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SCUTTLEBUTT 1254 - February 4, 2003

Powered by SAIC (, an employee-owned company. Scuttlebutt is a
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America's Cup skippers and sailors are signing up for the New Zealand
Millennium Cup Superyacht Regatta 2003 which starts on 10 February. Fifty
sailing and motoryachts have now confirmed their entry for the second
running of the regatta, inaugurated three years ago on the eve of New
Zealand's successful defense of the America's Cup. Organizers are
anticipating up to ten late entries from overseas superyachts visiting
Auckland, and from last minute charterers.

Dennis Conner will take the helm of the Ed Dubois-designed 134-foot
Destination Fox Harb'r. San Francisco's Paul Cayard will steer the 97-foot
yacht Canon Leopard owned by Briton Mike Slade. Francesco de Anglis will be
the helmsman of the 105-foot Italian fast cruising sloop Ulisse, while
British skipper Ian Walkerwill take the helm of the oldest yacht in the
Millennium Cup, 100-foot marconi gaff cutter Moonbeam, designed and built
in 1914 by William Fife. Britain's Peter Harrison, founder and chairman of
the British challenge for the America's Cup, chartered the visiting yacht
for the Millennium Cup.

America's Cup sailors are spread throughout the fleet, including Prada's
Gavin Brady, steering the 80-foot sloop Innovision and Prada's Brazilian
tactician Torben Grael aboard the 112-foot aluminium performance sloop
Ipanema. Kiwi sailors Kelvin Harrap and Matthew Mason, who sailed this time
for OneWorld, and Robbie Naismith who sailed with Oracle, will join
together in crewing the 111-foot high performance cruiser Silvertip. Other
Kiwi Cup sailors, including Richard Dodson and Kevin Shoebridge, will be
aboard the 108-foot Imagine while veteran American Stars & Stripes
afterguard Tom Whidden will sail with Kiwi owner Neville Crichton on the
90-foot Sydney Hobart race winner Alfa Romeo. - Keith Taylor,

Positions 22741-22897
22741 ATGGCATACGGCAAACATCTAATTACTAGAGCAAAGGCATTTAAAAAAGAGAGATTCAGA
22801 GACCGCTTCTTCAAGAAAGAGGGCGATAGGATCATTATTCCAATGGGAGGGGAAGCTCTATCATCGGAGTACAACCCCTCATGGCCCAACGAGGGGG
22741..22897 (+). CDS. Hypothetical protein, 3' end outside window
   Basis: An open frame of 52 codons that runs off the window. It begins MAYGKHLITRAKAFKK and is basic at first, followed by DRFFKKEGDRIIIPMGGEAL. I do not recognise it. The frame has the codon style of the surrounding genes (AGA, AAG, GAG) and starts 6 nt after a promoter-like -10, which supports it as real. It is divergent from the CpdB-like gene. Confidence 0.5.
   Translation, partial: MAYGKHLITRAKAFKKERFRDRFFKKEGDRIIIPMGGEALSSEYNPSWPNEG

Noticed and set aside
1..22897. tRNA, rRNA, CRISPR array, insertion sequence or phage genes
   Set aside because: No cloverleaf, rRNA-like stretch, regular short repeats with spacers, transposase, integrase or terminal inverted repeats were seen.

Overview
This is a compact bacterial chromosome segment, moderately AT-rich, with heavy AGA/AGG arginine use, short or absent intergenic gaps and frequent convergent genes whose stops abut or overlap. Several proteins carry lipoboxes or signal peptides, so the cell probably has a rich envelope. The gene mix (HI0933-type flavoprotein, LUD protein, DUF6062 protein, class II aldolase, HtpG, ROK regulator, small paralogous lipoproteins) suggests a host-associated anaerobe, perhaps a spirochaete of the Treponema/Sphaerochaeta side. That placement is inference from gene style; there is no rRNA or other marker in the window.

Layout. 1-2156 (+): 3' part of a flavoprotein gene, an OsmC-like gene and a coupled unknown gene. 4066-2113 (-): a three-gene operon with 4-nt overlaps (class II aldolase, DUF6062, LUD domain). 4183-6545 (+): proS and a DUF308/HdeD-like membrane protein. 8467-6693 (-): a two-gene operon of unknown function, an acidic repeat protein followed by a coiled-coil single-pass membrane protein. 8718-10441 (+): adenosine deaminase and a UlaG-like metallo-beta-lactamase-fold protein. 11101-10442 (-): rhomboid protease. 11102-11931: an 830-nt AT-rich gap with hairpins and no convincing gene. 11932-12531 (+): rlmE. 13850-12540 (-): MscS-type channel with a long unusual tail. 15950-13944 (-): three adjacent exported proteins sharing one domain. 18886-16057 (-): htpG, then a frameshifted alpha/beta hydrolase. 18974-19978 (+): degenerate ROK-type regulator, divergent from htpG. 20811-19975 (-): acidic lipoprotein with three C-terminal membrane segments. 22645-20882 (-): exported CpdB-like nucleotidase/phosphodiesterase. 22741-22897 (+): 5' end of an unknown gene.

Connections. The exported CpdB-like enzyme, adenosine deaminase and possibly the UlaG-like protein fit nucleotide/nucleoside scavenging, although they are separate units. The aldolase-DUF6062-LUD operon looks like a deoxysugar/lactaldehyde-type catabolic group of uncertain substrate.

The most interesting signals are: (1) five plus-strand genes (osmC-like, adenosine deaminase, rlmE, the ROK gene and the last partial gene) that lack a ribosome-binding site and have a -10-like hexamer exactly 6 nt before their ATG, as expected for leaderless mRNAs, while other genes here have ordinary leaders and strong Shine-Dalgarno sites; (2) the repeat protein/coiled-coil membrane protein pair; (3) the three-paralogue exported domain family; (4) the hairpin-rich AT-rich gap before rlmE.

Don't expect to see significant changes to Alinghi's race boat, SUI64, when
it is unveiled next week. That's the advice of Oracle's New Zealand
tactician, John Cutler.

SUI64 spent a week in the boat shed immediately after Alinghi beat Cutler's
Oracle BMW Racing 5-1 to win the Louis Vuitton Cup and the right to
challenge Team New Zealand for the America's Cup. It was put back in the
water last week and, although it is not known whether Alinghi have attached
a hull appendage, it is understood the Swiss team have made some subtle
adjustments to the boat's bow.

"They are in a tough situation," said Cutler. "There probably isn't enough
time to try a hull appendage - and take it off if they don't like it -
between now and the America's Cup." The hull appendage, which Team New
Zealand has on both the black boats, adds volume and length to the hull,
and therefore potential speed. Alinghi's modifications are probably aimed
at increasing their boat's length to try to combat Team New Zealand's
possible speed advantage.

Alinghi would not comment on exact modifications yesterday but said they
had made "a few adjustments everywhere" and "all would be revealed on
unveiling day" when Team New Zealand and Alinghi drop their skirts next
Tuesday. While adding a hull appendage is still an option for the Swiss,
who have tested it extensively on their second boat SUI75, Cutler - whose
syndicate also experimented with it - can't see them pursuing it.

"It is not a small task. There are several levels you can go to. One is the
full level that Team New Zealand has done, where the whole boat is built
with this thing in mind. "I think any time you put it on a boat that hasn't
been fully developed for the concept it is going to be a compromise," said
Cutler. - Julie Ash, NZ Herald, full story:

The America's Cup racing begins on Valentines Day in the US - which is
February 15 in Auckland. The racing will be covered live on ESPN2, and the
network has also scheduled a bunch of other sailing programs to set the
stage. Here's their schedule:
- February 10, 7:00 PM (ET): America's Cup Jubilee (ESPN Classic)
- February 11, 2:00 AM (ET): America's Cup Jubilee (ESPN Classic)
- February 13, 11:00 PM (ET): America's Cup Preview (ESPN2)
- February 14, 5:00 PM (ET): America's Cup Preview re-air (ESPN Classic)
- February 14, 7:00 PM (ET): Race #1 (ESPN2)
- February 15, 7:00 PM (ET): Race #2 (ESPN2)
- February 17, 7:00 PM (ET): Race #3 (ESPN2)

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* The breeze has continued to elude Ellen MacArthur and the crew on board
Kingfisher2 today: "There is basically a light patch of air approx 300
square miles that we had no choice but to sail through it," said Ellen. "We
hope to get to the other side soon and find more breeze but right now we
are only making 9-10 knots of boat speed and it is very frustrating."

The wind is expected to strengthen overnight to 17 knots from the NE which
will give Kingfisher2 about 20 knots of boat speed. The only strategy is to